Eucalyptus radiata

Eucalyptus radiata

Eucalyptus radiata is an Australian tree with a bluish grey trunk which may reach thirty metres and belongs to the Myrtaceae family.

  • Bath

  • Dermal application

  • Oral route

  • Respiratory route

Essential oil of Eucalyptus radiata is remarkably well-tolerated in skin application in young children: always use diluted to 50% in a vegetable oil.

Lemon-scented eucalyptus has specific properties: anti-inflammatory and analgesic (osteoarthritis, tendinitis, rheumatism, sprains, arthritis, headaches, painful menstruation). Its essential oil also treats skin disorders (Herpes zoster, athletes' foot, mycoses, itching). It is also a good mosquito repellent.

Do not use in: pregnant or breast-feeding women, children under the age of three years (under the age of seven years for oral administration and for Eucalyptus globulus), persons with a history of epilepsy (warning, especially in children who have had fever seizures), persons allergic to one of the components (geraniol, linalool, limonene), subjects with asthma without the advice of an allergologist before the first use, in case of treatment of more than a few days (contraceptive pill, anticoagulants, chemotherapy, etc.).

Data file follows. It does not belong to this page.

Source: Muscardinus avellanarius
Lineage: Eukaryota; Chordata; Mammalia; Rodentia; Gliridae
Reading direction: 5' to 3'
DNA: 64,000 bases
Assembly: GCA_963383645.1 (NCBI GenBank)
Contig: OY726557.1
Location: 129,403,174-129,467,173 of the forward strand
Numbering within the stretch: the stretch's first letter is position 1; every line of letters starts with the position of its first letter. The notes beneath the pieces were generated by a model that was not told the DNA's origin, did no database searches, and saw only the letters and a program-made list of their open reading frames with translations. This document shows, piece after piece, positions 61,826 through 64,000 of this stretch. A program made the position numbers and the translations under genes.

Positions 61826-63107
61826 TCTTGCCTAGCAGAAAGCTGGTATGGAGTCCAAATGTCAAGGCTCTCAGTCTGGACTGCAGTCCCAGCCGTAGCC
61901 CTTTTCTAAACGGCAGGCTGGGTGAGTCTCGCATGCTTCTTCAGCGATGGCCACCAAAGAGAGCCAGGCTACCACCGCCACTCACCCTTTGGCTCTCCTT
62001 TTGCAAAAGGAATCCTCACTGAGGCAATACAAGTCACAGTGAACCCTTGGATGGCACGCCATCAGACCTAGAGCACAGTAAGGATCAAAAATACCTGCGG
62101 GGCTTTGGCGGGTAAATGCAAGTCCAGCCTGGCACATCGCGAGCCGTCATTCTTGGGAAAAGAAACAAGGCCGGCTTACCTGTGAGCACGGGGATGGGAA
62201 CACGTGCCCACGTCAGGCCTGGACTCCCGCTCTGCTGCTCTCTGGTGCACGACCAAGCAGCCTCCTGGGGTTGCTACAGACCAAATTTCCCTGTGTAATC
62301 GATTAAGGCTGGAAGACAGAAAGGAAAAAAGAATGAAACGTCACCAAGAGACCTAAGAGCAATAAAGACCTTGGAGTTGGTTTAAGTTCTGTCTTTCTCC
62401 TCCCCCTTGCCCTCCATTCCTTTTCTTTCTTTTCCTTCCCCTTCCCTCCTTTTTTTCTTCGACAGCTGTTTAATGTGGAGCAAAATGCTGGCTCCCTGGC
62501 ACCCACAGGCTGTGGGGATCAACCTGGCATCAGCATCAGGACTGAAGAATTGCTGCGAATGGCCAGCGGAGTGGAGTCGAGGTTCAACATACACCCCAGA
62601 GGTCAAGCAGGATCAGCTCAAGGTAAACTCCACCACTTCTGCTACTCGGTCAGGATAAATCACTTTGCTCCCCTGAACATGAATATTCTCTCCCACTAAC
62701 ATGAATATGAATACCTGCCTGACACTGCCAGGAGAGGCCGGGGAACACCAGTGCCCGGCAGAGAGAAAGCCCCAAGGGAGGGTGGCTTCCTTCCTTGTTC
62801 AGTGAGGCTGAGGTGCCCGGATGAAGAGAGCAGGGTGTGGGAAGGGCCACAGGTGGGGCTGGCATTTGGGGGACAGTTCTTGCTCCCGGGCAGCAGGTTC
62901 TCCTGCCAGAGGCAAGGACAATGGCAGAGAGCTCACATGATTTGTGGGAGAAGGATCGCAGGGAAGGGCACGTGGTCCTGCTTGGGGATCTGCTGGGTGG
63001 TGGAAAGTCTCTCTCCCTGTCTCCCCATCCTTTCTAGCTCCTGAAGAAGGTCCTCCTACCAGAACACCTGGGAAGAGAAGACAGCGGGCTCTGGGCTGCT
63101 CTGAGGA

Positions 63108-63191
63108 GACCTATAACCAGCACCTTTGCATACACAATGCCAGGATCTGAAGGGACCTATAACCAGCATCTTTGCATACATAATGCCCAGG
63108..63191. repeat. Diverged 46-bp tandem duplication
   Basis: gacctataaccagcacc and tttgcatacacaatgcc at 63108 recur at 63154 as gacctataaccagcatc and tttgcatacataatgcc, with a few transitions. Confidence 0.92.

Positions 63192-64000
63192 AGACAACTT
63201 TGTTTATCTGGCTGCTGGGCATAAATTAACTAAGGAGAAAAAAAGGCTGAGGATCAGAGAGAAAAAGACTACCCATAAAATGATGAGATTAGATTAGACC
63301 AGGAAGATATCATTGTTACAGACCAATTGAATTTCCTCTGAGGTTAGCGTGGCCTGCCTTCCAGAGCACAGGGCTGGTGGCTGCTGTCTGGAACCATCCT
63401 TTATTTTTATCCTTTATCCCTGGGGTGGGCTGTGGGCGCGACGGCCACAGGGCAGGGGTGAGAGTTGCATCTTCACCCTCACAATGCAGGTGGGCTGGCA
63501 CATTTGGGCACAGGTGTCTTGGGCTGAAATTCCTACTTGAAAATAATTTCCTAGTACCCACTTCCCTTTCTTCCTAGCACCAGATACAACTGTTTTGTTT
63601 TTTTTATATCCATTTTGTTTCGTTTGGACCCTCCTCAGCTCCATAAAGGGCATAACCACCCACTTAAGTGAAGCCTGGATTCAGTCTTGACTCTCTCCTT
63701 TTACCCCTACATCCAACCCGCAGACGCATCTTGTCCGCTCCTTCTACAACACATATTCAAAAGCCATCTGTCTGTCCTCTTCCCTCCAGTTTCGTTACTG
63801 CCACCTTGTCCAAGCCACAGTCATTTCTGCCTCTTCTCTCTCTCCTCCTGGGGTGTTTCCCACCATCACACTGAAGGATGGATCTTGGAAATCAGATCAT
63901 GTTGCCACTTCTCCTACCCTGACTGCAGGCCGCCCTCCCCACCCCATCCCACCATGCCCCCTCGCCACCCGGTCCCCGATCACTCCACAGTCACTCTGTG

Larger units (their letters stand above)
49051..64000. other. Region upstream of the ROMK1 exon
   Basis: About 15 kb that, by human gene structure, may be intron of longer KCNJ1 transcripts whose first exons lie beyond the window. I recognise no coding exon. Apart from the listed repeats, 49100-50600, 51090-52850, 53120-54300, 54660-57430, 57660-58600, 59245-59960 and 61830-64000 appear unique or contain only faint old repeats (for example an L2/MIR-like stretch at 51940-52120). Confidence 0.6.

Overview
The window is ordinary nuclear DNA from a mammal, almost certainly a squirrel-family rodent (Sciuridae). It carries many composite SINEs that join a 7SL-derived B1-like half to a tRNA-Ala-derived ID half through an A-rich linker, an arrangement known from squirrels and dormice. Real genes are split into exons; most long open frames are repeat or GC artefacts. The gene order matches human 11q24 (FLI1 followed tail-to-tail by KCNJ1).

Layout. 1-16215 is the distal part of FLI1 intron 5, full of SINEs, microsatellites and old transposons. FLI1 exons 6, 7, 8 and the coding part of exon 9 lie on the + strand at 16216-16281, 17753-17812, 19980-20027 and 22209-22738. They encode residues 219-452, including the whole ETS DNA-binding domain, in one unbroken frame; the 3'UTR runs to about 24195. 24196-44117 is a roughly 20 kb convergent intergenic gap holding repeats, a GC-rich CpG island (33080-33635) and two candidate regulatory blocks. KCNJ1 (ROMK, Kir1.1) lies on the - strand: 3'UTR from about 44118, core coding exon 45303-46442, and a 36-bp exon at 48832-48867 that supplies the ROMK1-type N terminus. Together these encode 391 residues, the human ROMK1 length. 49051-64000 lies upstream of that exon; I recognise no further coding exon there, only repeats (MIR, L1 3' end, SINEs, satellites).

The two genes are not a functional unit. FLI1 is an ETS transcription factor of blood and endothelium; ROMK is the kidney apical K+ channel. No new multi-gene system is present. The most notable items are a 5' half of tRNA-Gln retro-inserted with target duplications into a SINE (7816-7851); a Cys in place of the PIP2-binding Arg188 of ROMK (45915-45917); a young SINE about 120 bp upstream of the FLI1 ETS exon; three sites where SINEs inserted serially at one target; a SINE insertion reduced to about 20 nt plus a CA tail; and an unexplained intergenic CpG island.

Take three or four times daily 2 drops of essential oil of Eucalyptus radiata on a neutral tablet allowing it to melt in the mouth. Pour 10 drops of essential oil of Eucalyptus radiata in a spoonful of neutral base. Mix in bath water.

Pour a few drops of essential oil of Eucalyptus radiata on a handkerchief or in a bowl of hot water. Breath for ten minutes to prevent flu. 3 drops of EO of Eucalyptus radiata, 3 drops of EO of ravintsara. Apply on the chest two to three times daily for one week. (Not suitable for children under the age of seven years.)


A closed shell hides the flower stamens which come out when they grow, which gave the tree its Greek name (eu "well", kaluptos "covered"). The leaves have oil glands and can capture solar energy on each of their faces, which makes them secrete an abundant nectar.

"The fever tree", which has the rare virtue of cleansing its surroundings, was discovered in Australia in 1792 by the French naturalist Julien Houtou de La Billardière, who accompanied La Perouse and wrote an account of the expedition. Aboriginals used its leaves to treat their wounds and fevers. Its introduction in Europe dates back to 1856 when the commercial product started in the Australian state of Victoria. Eucalyptus was used to dry out and clean malaria-infested marsh regions as it absorbs large quantities of water and releases strongly anti-infectious emissions, thus one of its names Eucalyptus salubris.


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